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Title: Cebuano Subjects in Two Frameworks
Authors: Bell, Sarah Johanna
Keywords: Austronesian Languages
Malayo-Polynesian Languages
Issue Date: 1976
Publisher: Massachusetts Institute of Technology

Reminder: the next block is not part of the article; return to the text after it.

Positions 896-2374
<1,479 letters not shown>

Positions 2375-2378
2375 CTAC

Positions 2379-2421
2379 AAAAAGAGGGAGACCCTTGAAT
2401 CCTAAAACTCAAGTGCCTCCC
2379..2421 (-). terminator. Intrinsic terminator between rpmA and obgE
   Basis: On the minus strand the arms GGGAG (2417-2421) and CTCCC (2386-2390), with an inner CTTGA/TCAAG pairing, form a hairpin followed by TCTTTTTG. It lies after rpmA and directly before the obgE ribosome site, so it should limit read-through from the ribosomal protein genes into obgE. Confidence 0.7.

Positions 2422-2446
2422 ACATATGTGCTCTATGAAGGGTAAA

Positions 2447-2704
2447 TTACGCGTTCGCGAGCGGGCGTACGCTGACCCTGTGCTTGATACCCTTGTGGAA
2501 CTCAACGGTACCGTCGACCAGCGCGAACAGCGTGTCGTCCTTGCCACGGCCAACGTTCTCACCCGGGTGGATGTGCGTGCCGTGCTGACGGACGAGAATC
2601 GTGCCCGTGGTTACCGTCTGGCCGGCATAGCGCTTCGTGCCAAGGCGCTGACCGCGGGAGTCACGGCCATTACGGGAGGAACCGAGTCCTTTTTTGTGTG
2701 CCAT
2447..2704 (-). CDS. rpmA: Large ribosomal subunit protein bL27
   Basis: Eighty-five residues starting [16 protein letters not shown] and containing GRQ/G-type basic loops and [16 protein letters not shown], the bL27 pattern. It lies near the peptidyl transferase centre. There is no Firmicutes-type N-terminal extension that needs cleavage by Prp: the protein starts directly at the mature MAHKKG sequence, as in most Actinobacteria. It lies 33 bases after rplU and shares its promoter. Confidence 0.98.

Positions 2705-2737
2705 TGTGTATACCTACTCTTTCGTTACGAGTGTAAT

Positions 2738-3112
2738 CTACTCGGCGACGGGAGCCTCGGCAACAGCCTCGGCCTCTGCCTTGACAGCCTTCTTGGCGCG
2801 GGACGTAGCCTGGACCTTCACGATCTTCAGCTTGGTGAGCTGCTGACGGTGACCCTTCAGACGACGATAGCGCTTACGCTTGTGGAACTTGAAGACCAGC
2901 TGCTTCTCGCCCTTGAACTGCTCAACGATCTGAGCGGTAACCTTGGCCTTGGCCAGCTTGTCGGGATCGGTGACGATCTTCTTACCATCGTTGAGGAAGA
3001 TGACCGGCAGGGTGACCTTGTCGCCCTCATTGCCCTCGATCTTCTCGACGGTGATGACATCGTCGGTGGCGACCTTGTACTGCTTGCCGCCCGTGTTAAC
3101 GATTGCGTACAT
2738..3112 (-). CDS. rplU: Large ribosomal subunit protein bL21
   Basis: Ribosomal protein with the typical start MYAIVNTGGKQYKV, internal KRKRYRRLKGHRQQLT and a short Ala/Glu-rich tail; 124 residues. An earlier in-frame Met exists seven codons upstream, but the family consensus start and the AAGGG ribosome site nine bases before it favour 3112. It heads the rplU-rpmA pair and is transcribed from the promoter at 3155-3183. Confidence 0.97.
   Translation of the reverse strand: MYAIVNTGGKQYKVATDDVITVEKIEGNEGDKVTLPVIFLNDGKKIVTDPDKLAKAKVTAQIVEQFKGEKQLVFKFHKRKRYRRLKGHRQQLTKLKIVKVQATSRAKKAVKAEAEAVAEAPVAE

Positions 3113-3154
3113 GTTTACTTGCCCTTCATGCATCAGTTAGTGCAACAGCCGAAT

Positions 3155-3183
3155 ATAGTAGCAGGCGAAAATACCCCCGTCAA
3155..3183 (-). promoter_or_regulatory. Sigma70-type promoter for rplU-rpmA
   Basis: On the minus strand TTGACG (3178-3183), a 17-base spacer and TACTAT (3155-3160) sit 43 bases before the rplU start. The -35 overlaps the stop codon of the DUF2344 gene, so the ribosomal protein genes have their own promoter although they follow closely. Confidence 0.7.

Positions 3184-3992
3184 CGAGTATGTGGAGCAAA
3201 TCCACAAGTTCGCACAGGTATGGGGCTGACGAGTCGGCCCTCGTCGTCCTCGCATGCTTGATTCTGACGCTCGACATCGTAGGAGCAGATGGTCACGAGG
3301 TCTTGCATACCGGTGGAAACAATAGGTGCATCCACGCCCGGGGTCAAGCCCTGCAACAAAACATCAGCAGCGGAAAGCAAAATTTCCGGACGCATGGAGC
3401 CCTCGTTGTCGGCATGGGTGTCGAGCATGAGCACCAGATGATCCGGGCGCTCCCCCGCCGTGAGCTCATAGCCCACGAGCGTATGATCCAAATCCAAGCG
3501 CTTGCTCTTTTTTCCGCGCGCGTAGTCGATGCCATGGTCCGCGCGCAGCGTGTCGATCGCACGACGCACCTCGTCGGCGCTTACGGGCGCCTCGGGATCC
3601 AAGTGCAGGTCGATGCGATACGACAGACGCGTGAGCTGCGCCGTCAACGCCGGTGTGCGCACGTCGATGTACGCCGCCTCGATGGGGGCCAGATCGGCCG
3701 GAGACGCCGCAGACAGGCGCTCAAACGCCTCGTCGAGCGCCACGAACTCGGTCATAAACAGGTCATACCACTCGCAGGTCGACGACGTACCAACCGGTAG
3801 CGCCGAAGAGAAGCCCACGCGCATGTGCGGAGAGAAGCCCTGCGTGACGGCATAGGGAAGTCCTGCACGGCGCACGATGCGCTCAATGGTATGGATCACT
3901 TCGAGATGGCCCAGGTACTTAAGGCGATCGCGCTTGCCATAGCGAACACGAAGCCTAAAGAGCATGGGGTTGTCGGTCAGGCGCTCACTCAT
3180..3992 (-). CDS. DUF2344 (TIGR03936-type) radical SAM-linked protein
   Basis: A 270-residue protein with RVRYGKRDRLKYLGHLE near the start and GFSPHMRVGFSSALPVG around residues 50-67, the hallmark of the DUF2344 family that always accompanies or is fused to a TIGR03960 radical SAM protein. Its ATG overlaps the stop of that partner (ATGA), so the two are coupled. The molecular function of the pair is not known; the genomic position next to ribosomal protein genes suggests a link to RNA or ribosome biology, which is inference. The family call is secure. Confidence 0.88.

Abstract: Various investigators have proposed that verb-containing sentences in Philippine languages be analyzed as having no subject, as having the Actor as the subject, or as having the nominative nominal as the subject. In this thesis, I examine data from a Philippine language, Cebuano, to see what nominal, if any, would be analyzed as the subject in two theore-tical frameworks: transformational grammar and relational grammar. The thesis consists of four parts. In the first, I prEsent basic data and summarize the views of earlier investigators. In the second, I argue that according to the hypotheses of relational grammar regarding assignment of initial grammatical relations, reflexivization, coreferential nominal deletions, quantifier float, and line-drawing, the Actor is the initial Subject and the nominative nominal is the final Subject. Next I discuss the rules required to relate the initial and final Subjects. Finally I show how the analysis would be extended to data from causative constructions and various ascension rules. In the third part of the thesis, I examine the consecuences for the analysis of subjects in Cebuano of the definition of "subject-of", the Condition on Strict Subcategorization, the Sentential Subject Constraint, and the Specified Subject Condition gas modified by Fiango and Lasnik, 1976). I reach the following conclusions: 1. If the definition of "subject of " is retained, Cebuano should be analyzed as having no subject. The conditions are compatible with such an analysis. 2. If the definition of "subject of" is abandoned, the Actor cannot be analyzed as the subject without violating the Modified Specified Subject Condition. If a convention on interpreting the condition is adopted, the nominative nominal can be analyzed as the subject without violating the Modified Specified Subject Condition. Analyzing the nominative nominal as the subject may allow one to invoke the MSSC to explain a certain restriction on topicalization and relati-vization, which would support abandoning the definition of "subject of" and analyzing the nominative nominal as subject, but there are some difficulties with the proposal. In Part IV, I try to establish that the question of whether relational grammar is a notational variant of transformational grammar is not trivial. Next, looking at generalizations about subjects recently proposed, I argue that they confound different factors.. Although they may be heuristically useful, they should not be taken as authorities dictating the analysis of subjects. Most of the data in this thesis is well-known to investigators, but some new data will be found in Part II, S 7, and the data in 11.6. is brought together for the first time.
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